(Host) Governor Jim Douglas says he hopes to work out a plan that will allow Canadian and Vermont law enforcement officials to work more closely together on border security issues. Douglas says he’ll raise the issue during his two-day trade mission to Quebec.
VPR’s Bob Kinzel reports.
(Kinzel) Douglas has proposed a plan to Quebec Premier Jean Charest that calls for a greater sharing of key information between law enforcement officials in Vermont and the province of Quebec. Douglas says the new collaborative is one way to help reduce security problems at the Vermont-Quebec border:
(Douglas) “I had some conversations ith the folks at the Department of Homeland Security in Washington before pursuing these ideas, but the folks there encouraged states to develop these relationships with provinces. They said in a very refreshing suggestion that you can’t wait for the federal government on either side of the border to do everything and it would be helpful if law enforcement agencies develop these bilateral agreements. So we’re going to pursue that.”
(Kinzel) Douglas is concerned that adding additional security measures at the border crossings could result in lengthy delays for commercial and tourist traffic. He’s backing a plan proposed by U.S. Attorney Peter Hall to implement an expedited crossing system for certain groups:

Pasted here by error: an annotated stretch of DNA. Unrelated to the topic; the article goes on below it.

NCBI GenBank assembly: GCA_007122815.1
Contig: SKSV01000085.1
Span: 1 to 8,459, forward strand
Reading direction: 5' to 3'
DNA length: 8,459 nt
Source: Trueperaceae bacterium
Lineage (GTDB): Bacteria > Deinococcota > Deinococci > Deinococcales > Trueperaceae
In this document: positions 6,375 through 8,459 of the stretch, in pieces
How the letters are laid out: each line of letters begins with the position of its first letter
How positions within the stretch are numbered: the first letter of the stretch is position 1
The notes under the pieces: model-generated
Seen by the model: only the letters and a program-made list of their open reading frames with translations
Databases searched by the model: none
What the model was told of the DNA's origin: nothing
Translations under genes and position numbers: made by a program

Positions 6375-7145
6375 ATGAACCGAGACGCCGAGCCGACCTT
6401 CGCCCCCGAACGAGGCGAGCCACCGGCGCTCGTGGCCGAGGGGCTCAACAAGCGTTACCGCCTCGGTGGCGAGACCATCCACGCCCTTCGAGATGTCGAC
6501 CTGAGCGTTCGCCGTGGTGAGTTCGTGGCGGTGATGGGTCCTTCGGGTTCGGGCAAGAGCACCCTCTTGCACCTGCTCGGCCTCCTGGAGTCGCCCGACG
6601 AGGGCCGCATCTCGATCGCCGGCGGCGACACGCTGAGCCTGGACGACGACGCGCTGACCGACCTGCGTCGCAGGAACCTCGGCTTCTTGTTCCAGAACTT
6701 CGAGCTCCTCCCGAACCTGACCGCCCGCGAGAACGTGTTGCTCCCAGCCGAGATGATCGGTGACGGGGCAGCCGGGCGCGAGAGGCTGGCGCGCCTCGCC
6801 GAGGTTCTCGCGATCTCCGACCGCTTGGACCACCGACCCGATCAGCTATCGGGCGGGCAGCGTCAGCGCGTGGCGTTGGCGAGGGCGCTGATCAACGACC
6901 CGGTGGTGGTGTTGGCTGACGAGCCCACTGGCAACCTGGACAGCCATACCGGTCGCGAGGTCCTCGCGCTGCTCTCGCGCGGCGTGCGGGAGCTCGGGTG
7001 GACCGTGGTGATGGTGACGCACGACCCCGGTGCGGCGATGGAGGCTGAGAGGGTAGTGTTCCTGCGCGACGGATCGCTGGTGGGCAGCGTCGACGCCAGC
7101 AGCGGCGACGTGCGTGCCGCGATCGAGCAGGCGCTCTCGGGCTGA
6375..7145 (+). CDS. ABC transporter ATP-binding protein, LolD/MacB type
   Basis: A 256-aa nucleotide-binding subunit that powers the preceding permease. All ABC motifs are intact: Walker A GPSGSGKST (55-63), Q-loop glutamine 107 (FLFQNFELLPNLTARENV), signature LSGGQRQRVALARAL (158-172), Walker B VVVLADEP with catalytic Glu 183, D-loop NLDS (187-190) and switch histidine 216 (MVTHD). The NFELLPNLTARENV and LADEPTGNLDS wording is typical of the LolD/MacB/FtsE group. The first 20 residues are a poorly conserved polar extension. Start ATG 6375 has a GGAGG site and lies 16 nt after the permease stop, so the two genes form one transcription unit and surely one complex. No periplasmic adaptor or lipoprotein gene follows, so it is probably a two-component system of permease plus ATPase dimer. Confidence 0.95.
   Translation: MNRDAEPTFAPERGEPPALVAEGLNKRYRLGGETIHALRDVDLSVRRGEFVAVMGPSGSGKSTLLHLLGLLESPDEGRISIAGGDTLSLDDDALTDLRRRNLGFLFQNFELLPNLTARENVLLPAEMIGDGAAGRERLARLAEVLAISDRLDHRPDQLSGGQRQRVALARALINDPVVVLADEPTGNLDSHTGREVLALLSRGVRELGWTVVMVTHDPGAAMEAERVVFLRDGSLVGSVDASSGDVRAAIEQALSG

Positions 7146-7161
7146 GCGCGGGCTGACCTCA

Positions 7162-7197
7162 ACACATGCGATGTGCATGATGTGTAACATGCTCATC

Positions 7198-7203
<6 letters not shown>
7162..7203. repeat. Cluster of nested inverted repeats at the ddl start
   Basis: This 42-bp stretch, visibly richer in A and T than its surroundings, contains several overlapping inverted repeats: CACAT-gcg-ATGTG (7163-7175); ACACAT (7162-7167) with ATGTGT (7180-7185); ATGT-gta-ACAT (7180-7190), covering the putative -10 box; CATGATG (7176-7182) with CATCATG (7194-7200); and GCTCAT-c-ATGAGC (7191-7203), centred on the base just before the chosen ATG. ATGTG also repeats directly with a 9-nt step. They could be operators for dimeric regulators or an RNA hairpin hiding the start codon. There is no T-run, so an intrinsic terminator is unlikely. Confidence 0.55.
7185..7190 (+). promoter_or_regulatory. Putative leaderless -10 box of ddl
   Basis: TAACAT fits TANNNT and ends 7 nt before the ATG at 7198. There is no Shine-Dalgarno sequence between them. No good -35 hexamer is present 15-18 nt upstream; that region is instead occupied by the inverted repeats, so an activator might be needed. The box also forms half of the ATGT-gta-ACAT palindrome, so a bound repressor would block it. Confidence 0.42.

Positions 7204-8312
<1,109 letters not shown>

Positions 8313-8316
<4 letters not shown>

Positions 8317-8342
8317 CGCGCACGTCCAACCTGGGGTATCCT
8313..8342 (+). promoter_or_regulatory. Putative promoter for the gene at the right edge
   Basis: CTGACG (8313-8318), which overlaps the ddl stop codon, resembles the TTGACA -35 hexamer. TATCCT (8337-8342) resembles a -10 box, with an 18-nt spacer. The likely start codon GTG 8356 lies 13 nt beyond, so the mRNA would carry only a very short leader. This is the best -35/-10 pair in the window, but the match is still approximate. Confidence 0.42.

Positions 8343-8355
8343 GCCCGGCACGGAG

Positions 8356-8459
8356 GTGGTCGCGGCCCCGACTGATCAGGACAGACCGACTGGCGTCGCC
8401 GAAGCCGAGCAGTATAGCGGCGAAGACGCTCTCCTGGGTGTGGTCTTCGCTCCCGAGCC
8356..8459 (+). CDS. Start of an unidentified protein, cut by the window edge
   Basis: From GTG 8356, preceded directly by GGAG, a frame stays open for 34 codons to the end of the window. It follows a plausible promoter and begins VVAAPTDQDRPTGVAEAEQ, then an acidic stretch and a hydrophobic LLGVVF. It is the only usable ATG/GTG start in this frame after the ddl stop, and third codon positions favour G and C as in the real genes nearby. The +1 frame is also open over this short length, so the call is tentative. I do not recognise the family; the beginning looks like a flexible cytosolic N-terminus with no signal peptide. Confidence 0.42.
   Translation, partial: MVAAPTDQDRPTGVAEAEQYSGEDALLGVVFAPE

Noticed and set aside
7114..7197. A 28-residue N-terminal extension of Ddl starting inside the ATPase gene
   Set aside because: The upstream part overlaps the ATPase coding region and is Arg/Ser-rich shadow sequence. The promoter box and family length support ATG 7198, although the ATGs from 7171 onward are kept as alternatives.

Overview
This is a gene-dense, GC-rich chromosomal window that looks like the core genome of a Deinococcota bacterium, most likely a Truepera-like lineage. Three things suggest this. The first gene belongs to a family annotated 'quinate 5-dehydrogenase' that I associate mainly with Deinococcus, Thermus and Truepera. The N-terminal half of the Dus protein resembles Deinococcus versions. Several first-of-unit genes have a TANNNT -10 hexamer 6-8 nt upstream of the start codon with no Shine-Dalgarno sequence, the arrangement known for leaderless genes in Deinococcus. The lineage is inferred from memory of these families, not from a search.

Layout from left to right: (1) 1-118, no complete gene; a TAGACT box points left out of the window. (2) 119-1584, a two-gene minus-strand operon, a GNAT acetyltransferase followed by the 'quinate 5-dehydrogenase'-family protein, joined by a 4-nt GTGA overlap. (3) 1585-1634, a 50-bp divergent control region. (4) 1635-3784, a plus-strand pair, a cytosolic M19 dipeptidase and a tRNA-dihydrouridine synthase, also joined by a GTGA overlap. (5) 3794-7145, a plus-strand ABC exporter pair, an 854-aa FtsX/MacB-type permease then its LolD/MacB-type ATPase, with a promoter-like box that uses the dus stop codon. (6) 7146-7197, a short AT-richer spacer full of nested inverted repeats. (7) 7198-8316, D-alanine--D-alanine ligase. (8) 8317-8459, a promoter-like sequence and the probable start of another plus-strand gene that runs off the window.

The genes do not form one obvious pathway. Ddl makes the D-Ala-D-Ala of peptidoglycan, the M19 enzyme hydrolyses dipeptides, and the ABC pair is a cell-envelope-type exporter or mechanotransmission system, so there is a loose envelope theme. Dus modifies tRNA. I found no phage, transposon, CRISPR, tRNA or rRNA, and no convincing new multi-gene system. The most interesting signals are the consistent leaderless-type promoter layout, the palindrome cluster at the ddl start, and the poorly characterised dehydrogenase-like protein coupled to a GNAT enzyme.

(Douglas) “To provide for so called ‘frequent travelers’ across the international border to avoid the scrutiny of customs that is ordinarily the case. Particular travelers would be pre-cleared and have a more expedited process. The same thing is going to apply to commercial goods, with an eye towards screening them initially for anything that looks suspicious if it appears to be a clean cargo and can cross the border without further scrutiny then it will save a lot of time.”
(Kinzel) Douglas is also seeking ways to help Vermont businesses export more of their products to Quebec during the two-day trade mission.
For Vermont Public Radio, I’m Bob Kinzel in Montpelier.